Friday, July 26, 2013

Previous Endangered Sites- Talbot Hall

The unsuspecting traveler through a suburban Norfolk neighborhood might be surprised to find Solomon Talbot’s 1803, two-and-half-storied Federal style house sitting on the banks of the Lafayette River.  But Norfolk residents and members of the Diocese of Episcopal Southern Virginia have long treasured the quiet setting for contemplation and reflection.
The Talbot Hall Foundation nominated the house and grounds when the Diocese of Southern Virginia announced plans to consider the sale of the property.  While Preservation Virginia took no position on where the Diocesan offices or bishop’s residence should be, we did encourage stewardship of the historic property.

Once part of a 2000 acre farm, the house and its lush grounds have provided a retreat from the bustle of Norfolk.  As the Talbot family home, the house survived the events of the War of 1812 and the Civil War, as well as the end of racial discrimination and the transition from farmland to suburbia.    A bas-relief of the Federal Seal adorns the parlor wall over the fireplace, and a large porch with Doric columns catch the afternoon breezes along the Lafayette River.  The riverside lawn is shaded by a group of specimen trees—each selected and planted to frame the river view from the house.    The Talbot family gave Talbot Hall in 1954 to be the official residence of the Bishop of the Episcopal Diocese of Southern Virginia and the Diocesan offices.
So what has happened since May 2012?  After the Church’s governing board commissioned a study in December and engaged Harvey Lindsey Corporate Real Estate Services to sell the property. Listed at $4.25 million, the Talbot Hall Foundation continues in their efforts to persuade the Diocese to protect the property.  Our advice remains the same to the Diocese:

·        List the house on the National Register of Historic Places and the Virginia Landmarks Register and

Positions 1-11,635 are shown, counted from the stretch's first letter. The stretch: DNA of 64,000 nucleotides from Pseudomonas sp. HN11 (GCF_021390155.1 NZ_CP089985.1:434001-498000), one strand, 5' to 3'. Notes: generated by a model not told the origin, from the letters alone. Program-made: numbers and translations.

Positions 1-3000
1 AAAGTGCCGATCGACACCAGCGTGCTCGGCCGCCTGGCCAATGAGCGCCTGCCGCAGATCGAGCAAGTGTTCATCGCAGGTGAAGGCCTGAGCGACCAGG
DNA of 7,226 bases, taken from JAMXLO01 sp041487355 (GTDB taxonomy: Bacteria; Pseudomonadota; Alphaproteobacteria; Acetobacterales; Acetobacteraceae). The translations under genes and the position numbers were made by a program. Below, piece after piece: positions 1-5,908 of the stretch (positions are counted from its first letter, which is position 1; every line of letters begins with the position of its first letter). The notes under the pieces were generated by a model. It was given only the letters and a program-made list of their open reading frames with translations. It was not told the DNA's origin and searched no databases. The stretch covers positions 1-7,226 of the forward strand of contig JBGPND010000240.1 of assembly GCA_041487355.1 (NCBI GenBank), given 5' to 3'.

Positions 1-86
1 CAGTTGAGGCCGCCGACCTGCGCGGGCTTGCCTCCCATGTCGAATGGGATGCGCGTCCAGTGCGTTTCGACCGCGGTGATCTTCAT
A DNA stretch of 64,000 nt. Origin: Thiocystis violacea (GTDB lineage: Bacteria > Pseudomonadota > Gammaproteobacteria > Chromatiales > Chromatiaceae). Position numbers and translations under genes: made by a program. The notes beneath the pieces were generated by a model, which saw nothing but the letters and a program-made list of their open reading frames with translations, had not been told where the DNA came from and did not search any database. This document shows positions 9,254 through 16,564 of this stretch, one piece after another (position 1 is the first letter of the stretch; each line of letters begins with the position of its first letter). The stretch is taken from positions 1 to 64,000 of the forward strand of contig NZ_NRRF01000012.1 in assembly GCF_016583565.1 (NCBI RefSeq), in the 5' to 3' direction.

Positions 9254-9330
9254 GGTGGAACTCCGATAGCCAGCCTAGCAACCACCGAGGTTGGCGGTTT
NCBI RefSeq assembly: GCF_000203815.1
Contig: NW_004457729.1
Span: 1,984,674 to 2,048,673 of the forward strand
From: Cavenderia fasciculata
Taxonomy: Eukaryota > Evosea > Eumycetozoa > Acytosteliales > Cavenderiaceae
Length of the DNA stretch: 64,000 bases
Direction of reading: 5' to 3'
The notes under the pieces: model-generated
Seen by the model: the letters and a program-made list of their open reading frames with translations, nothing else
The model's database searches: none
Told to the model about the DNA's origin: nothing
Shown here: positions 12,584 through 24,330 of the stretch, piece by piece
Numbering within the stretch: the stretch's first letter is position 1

·        Donate historic and land conservation easements to protect the house and the viewshed. 

If those steps are taken, then Talbot Hall will survive for another 210 years and the historic landscape will be preserved.

Tuesday, July 16, 2013

Previous Endangered Sites- Zirkle Mill

The town of Forestville, located in the lower portion of Shenandoah County, is distinguished by its sense of community and its sense of history.  In 2005 that continuity was threatened when the Frontier Culture Museum had its eye on Zirkle Mill.  The plan was to move Zirkle Mill to Staunton where it would be the centerpiece of their 1850s industrial exhibit. 

Rob Andrews and Sherryl Andrews Belinsky formed the Save the Zirkle Mill Foundation and nominated Zirkle Mill to the 2005 Virginia’s Most Endangered List. With perseverance, resourcefulness and a “can do” attitude, these descendants of the original Mill owners brought their fight to Governor Warner and succeeded in acquiring the Mill.  Now they are balancing the competing needs of restoring the Mill and providing educational programming. 

As Preservation Virginia continues to re-visit past endangered sites listings, seeking status updates and checking in with those preservationists familiar with past listed sites and the work required to save them, we hope to share words of advice and support for others.  Rob’s advice to endangered site supporters is similar to his approach to saving and preserving the Mill, that is, straightforward:  Educate yourself, have a plan, and stick to it.  Rob said, “This is important in overcoming almost every objection to a preservation project, especially questions like “where does the money come from?”  The major concern [the previous owner] had about sale of the Mill was where the money was to come from to protect it.”  He went on to say, “The Endangered Sites List should be used as a reinforcement of the preservation effort and as a trump card in difficult situations.  Use it only as needed.”

Rob and his sister continue to pursue the preservation of Zirkle Mill and they took their own advice about educate themselves in restoration methods, techniques, and processes.  Rob acknowledges the hard work involved and the tendency to want to find short cuts.  He cautions to “avoid the easy way out” and stay the course.  Today, Zirkle Mill is saved and has a preservation plan.  The Mill is open for group tours and special events.  To learn more about Zirkle Mill visit: